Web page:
The world is burning at an ever-faster pace. We are at war. Many of us may be imprisoned, tortured, raped and ultimately killed. Before I tried to kill myself, I let myself wander too far with clogged ears deaf to the friends – both human and non-human – that fill this world with meaning.

Armed with my experiences, I know that art can – and must be – a weapon used in defense of the world. Art can help us listen to what the natural world is telling us. Art can also give us the strong hearts we are going to need to face and stop the horrors that stand before us.

Read the rest of To Be a Warrior Poet.

Restoring Sanity, Part 3: Medicating

Image by Stephanie McMillan

Susan Hyatt and Michael Carter of Deep Green Resistance Southwest Coalition have published the third essay in their Restoring Sanity series: “Medicating.” The essay speaks to those struggling directly with or supporting loved ones caught in alcohol or drug addictions, tying these methods of escape to the oppression and stresses we all receive from civilization.

Our way of life, which we did not choose, requires most of us to spend most of our waking time at jobs that make us unhappy. Our sense of optimism and interest in life erodes when what we want to do is usually subordinate to what we have to do. This is the baseline of civilized existence, the background circumstances. The amount of time spent at work is something humans haven’t evolved with—instead it is a condition that spread by conquest, like agriculture and industry. We are still creatures of the Paleolithic, leading lives based on entrapment by a contrived economy.

[…]

Avoidance becomes a part of your personality, and a way of life. It becomes more oppressive than all you’re avoiding; it demands your energy and attention, until you can feel it pressing in on you from outside, worrying itself from the inside. It nags and cajoles, urges quick solutions, makes self-serving promises. It is the parent of indifference, the older sibling to addiction. Apathy and numbing are defenses against the overwhelming anxiety formed by avoidance. For anyone working for social and environmental justice, where trauma and loss are everyday realities, avoidance can be very attractive, but eventually disastrous. How can anyone live fully in (let alone protect) the world if they are stuck in habits that lead to disconnection and withdrawal from the world?

Read the rest of “Medicating” and the earlier essays in the Restoring Sanity series:

  1. An Inhuman System
  2. Mental Illness as a Social Construct
  3. Medicating
  4. Anxiety and Civilization

Native Youth Movement Statement on Social Media

The Native Youth Movement has written an important statement, targeted to other native youths, but a valuable read for everyone. It lays out their vision: “to raise babies who are Independent of other humans and machines, knowing the land & water, how to sustain themselves with real skills, working with the Natural Law, Food Harvesting, Building, Healing, Protecting, Clothing, Making Fire, with good Leadership Qualities, Virtues and all the skills for living on the Land in various seasons and terrains.” It examines how civilization went so far off track and how the modern “Tech-No-Logic World” and the Internet have expanded centralized control over our lives. It calls on indigenous people to decolonize and restore mental, physical, and social health, contrasting the narcissism bred and encouraged by “Fed-book” (Facebook) with true self-esteem born of serving one’s community with useful skills. The statement asks crucial questions including “Are We Stronger Social Beings because of Fed-book?” and “What type of future Adults are we raising today?”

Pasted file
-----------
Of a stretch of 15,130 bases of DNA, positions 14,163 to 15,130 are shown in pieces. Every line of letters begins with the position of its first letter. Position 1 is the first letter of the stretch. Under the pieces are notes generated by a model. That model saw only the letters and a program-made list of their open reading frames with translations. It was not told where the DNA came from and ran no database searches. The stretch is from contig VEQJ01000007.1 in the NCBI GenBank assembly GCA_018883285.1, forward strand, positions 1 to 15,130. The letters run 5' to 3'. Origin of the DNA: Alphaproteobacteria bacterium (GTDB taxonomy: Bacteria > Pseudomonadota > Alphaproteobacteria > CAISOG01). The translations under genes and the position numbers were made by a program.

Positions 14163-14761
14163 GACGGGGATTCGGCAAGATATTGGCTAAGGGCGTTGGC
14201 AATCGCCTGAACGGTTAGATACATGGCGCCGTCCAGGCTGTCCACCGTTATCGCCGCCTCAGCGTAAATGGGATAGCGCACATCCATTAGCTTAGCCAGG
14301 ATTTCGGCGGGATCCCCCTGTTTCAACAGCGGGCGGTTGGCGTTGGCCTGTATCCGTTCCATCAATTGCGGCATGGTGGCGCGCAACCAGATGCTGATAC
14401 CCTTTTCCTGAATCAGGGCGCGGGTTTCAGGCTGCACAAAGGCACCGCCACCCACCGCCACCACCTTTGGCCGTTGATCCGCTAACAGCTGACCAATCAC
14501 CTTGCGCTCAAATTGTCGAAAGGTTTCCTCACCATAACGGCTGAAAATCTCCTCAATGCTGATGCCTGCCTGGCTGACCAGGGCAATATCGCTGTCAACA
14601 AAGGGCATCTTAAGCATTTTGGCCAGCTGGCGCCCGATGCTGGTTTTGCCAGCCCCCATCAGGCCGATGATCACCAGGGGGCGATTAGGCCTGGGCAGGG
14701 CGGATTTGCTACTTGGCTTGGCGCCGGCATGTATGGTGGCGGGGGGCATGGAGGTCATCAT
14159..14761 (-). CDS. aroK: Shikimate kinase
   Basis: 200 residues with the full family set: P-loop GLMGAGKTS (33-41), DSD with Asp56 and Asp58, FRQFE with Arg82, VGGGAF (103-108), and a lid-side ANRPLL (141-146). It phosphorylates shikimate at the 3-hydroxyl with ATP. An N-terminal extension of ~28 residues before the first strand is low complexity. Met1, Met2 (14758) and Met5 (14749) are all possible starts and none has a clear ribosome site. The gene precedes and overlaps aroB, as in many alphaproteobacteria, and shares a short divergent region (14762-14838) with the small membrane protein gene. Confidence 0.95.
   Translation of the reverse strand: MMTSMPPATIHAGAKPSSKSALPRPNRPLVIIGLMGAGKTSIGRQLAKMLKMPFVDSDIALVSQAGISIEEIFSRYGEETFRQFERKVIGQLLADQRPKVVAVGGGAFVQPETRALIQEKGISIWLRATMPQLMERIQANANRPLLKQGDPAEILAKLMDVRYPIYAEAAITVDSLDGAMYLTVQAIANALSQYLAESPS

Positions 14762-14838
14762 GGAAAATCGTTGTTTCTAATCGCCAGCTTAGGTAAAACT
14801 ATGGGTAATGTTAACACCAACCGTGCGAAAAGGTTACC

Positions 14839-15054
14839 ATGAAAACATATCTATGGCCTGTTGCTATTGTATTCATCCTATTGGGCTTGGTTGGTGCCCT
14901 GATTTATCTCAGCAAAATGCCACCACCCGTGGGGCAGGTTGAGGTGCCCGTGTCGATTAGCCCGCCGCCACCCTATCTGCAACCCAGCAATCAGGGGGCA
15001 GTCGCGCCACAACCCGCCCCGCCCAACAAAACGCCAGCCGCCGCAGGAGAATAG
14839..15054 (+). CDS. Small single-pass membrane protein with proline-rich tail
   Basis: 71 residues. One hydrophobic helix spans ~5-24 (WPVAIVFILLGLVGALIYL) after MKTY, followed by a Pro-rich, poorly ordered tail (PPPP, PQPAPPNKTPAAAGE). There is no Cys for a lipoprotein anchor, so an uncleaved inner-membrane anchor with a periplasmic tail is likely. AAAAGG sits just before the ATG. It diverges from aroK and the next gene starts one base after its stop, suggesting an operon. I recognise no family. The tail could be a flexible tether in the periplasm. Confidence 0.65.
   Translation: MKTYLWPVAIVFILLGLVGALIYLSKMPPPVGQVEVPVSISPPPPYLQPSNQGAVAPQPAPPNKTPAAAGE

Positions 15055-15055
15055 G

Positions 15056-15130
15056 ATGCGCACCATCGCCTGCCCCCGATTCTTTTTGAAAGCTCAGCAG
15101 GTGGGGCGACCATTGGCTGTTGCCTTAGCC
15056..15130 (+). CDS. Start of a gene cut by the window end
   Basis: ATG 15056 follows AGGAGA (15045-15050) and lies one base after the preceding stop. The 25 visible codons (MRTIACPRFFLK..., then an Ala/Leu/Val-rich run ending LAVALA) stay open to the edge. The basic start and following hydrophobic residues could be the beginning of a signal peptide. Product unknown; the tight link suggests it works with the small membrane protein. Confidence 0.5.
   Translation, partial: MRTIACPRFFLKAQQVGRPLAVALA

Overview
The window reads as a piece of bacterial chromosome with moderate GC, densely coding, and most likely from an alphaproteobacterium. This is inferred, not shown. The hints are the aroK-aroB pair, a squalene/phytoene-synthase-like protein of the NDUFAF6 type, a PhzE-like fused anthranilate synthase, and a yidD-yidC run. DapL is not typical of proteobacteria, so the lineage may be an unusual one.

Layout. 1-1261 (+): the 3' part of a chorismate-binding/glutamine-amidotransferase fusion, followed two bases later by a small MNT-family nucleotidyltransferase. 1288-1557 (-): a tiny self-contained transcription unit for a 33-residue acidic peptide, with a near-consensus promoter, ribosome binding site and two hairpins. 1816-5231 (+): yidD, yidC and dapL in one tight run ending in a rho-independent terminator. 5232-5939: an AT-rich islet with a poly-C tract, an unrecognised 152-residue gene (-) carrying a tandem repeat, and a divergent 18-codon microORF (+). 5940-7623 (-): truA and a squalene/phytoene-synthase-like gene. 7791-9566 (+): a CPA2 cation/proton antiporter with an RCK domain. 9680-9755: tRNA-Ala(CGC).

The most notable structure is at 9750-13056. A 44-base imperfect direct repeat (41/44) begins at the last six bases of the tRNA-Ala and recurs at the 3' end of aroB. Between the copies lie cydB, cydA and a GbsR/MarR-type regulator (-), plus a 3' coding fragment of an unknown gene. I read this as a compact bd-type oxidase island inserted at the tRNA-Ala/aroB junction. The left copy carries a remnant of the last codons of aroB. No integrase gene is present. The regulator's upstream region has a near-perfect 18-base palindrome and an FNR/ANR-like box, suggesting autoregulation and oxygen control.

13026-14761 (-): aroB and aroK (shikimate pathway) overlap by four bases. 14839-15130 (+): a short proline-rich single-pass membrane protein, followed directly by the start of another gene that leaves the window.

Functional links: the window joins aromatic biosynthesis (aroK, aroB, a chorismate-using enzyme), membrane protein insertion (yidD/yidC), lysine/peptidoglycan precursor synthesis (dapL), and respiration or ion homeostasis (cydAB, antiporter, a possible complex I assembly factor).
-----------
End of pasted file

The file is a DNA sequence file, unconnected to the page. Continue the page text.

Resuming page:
The final pages examine the ease of federal data mining and infiltration of social media, and the illusion of organizing by clicking to “friend” someone vs developing real world, face to face, long-term relationships.

Download the Native Youth Movement Statement on Social Media (175K – 21 page PDF)

Thoughts on "Pandora's Seed"

The following is from Bud Nye, A Deep Green Resistance supporter in Washington State:

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After reading Pandora’s Seed, Why the Hunter-Gatherer Holds the Key to Our Survival (2007), by Spencer Wells, here are some of my thoughts:

Early in the book I sensed a technotopian slant. Sure enough, as I read more it became clear that, like so many technological utopian people today, Wells seems seriously to believe that we can steal energy from Earth’s ecosystems at the scale of our fossil fuel use without massively damaging those living systems with their billions of living beings.

He seems to have no awareness of how destructive dams are, for example, and he holds by the magical, grandiose idea that we can do to wind, tidal, and other sun powered ecosystems what we have done to the river systems, and we can presumably do it without causing similar kinds of damage with similar unintended consequences: largely unacknowledged atrocities.

As much good information as he provides in his book, Wells ultimately supports, and subtly but powerfully encourages others to support, the Earth-killing megamachine of the now global military-industrial-scientific-congressional complex. He makes this crystal clear with his statement in the last chapter, after listing a number of movements that have worked against the machine, that “Over the past half century another anti-progress trend has been spawned, one more widespread and potentially dangerous than the more limited moments of the past….”

At best, he is clearly ignorant of the fairly obvious fact that we must learn to live within the limits of daily sunlight–while ALSO allowing millions of other animal and plant species, many billions of living beings, to use that daily sunlight–or we will perish. At worst, he is fully aware of these real, biological limitations and is an industrial corporate shill consciously and actively spreading their propaganda as widely as possible.

The truth about Wells probably lies somewhere between these two extremes, with a complex mixture of both. Positive, optimistic thinking actively encourages and supports willful blindness, and Pandora’s Seed serves as a good example of this. Please don’t get me wrong. I think that this book does offer much of value.  Unfortunately, Wells severely shoots himself in the foot with his unwarranted optimism about his often mentioned future “several hundred years from now” (apparently blissfully ignorant of the  Canfield ocean CO2 level preconditions that will have developed by  around 2100), and the alleged, politically correct “alternative energy  sources”.